http://www.storylineonline.net/

Great website! Has famous actresses and actors reading aloud! You can even see the pictures as if you are really there!

 

https://www.getepic.com/app/profile-select

Class Code: CGY2520

 

www.mobymax.com

School Code: NJ4263

Username: Student's First Name

Password: ABC123

 

http://www.scholastic.com/parents/

A great resource for parents - buy books, read blogs, and search for ways to help your child become a better reader

 

Our class code = PBNV3 

 

 

Poetry & Rhyming Sites for Teachers

bullet Giggle Poetry - lots of poetry ideas and information
bullet Fizzy, Funny, Fuzzy - fun poetry site
bullet Funny Poems for Kids by Shane Williams
bullet Rhyming Dictionary
bullet

Poetry Teachers.com - learn more about poems and write poetry!

bullet Limerick Factory - practice making limericks
bullet Seussville - by Dr. Seuss
bullet Write an Acrostic Poem
bullet Shel Silverstein's Official Web Site
bullet Write a Diamante Poem Online
bullet Online Poem Maker
bullet Favorite Poem Project - great site to inspire students to write poetry

 

 

 

 

 

 

 

 

We've read. Now what?

The BEST way parents can help their child with reading at home is to read WITH and TO them while modeling fluency and asking questions (having a conversation about the text...)

 

Who, what, where, when, how -- those are all good questions to ask that can be found RIGHT THERE in the text (characters, setting, actions...)

 

Some other good questions require deeper thinking....

 

 

Good questions for starting conversations about

FICTION text:

 

 

 

How are the characters, setting, and problems like those in other stories you have read? (making connections)

Were you reminded of anything in your own life? (making connections)

How does the story make you feel? (Not just good, bad, etc....) (making connections)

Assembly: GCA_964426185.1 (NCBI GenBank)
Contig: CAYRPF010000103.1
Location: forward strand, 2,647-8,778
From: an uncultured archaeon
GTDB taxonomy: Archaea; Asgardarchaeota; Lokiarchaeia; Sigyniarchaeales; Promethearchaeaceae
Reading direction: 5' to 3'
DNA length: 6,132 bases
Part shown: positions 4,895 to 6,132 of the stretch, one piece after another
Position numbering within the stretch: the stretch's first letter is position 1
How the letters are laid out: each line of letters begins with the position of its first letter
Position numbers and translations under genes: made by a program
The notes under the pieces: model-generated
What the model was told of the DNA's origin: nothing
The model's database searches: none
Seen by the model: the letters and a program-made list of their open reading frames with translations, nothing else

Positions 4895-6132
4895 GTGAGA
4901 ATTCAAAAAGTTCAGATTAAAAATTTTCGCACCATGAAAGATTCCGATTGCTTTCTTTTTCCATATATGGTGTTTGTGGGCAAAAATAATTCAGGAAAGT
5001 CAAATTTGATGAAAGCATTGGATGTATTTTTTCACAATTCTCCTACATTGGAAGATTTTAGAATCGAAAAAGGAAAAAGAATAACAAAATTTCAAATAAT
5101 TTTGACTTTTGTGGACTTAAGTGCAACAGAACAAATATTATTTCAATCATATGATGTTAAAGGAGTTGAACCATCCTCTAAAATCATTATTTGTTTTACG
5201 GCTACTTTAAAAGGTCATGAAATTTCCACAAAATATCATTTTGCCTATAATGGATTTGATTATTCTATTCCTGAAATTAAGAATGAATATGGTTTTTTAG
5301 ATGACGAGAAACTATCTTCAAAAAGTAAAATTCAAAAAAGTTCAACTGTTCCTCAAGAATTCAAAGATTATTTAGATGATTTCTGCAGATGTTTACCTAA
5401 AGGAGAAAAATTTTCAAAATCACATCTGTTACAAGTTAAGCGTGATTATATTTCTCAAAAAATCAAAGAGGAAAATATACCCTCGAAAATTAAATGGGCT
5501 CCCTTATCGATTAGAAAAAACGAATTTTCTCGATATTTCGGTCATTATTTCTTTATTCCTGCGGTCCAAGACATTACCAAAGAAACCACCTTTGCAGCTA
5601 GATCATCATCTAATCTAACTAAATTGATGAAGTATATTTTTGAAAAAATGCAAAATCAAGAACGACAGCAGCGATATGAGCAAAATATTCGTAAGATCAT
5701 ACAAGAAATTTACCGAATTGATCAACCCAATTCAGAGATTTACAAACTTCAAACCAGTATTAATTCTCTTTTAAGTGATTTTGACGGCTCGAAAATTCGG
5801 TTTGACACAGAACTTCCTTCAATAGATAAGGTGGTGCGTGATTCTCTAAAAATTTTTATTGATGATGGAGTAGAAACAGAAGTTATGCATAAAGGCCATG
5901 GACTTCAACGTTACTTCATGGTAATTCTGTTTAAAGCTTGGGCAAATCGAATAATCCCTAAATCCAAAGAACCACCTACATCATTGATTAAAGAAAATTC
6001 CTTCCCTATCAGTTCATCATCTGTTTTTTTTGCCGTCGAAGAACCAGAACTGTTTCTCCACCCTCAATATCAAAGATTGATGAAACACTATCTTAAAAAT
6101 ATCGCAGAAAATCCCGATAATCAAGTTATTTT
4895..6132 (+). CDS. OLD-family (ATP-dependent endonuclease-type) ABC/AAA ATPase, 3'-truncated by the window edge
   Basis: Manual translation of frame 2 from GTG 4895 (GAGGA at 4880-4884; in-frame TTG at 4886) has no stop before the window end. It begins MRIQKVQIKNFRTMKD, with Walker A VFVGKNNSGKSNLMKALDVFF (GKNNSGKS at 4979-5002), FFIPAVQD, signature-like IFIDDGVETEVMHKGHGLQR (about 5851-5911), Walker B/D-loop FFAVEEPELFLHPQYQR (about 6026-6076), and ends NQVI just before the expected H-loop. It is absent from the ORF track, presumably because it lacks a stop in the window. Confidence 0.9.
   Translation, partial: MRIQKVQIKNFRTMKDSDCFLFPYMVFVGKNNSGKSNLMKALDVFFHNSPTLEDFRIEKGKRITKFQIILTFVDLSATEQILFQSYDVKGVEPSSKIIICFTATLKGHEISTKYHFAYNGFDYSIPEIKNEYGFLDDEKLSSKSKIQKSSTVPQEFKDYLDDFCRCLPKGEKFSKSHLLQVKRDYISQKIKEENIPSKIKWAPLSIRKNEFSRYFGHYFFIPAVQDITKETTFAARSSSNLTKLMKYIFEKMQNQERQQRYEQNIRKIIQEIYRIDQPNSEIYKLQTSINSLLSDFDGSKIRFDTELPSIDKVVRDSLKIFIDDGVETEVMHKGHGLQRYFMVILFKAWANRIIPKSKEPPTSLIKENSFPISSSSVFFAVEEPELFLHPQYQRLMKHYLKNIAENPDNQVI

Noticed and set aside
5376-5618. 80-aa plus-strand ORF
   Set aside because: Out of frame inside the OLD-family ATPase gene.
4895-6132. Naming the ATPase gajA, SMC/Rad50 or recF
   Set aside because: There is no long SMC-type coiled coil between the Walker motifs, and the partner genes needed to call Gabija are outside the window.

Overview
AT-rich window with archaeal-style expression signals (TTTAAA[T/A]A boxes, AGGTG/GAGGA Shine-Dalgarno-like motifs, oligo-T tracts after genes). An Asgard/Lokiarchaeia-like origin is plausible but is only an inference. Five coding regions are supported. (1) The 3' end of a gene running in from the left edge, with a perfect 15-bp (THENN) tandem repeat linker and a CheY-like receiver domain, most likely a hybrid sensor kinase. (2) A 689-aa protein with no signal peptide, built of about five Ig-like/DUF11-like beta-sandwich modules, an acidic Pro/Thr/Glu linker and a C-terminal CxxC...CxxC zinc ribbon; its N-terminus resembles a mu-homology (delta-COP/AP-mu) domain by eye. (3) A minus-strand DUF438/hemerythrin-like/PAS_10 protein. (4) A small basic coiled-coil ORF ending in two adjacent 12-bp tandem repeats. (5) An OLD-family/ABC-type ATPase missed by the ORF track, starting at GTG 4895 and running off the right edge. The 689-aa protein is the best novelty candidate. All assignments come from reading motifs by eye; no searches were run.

Is the place (setting) important to the story? How? (effects on events)

What words did the author use to describe the characters, setting, actions....? (imagery)

Does the season or the time affect the characters or the plot of the story? (effects on events)

What can you hear, see, feel, or smell as you read? (imagery)

Who is the most interesting character? Why? (character changes and relationships)

How did characters feel about one another? Why? (character changes and relationships)

How does one of the characters change? Why? (character changes and relationships)

What is the story's problem? How will it be solved? (effects on future events)

What do you predict will happen next? (making predictions)

What are the most important events of the story? (summary)

What is the author's message, or, what are you supposed to learn as a reader? (theme)

Who tells the story? What is the point of view? (1st or 3rd person point of view)

 

 

 

Good questions for starting conversations about

NON-FICTION text:

 

 

 

What do you already know about this topic?

How does the author organize the ideas in the selection?

What are the subtitles? Locate them along with the captions or any graphics (i.e. charts, graphs)

What is the main idea of the text?

What are the facts that support the main idea?

How has the author made it easy for you to find information?

What does the title tell you about this topic?

What information is provided through text features other than the text itself? (i.e. photos, graphs, charts, etc..)

Does the text have a glossary, appendix, or index? How are these sections useful to the reader?

 

 

 

Good questions for starting conversations about BIOGRAPHICAL text:

 

 

 

What do you already know about the subject of this biography?

What surprised you about this person?

What do you already know about the period of history in which this person lived?

How is the person in the biography like other people you know?

How are this person's problems like the problems of people in other biographies or fiction books you have read?

How important is the setting (place, time in history, and other events taking place at the time) to the subject's life or accomplishments?

How did the person overcome their struggles or problems?

Why is this person important for us to remember?

How did the author organize the telling of the events of the person's life (chronological, under topics, etc.)?

Why did the author think this subject was important?

What can we learn from this person's life that we could apply in our own lives today?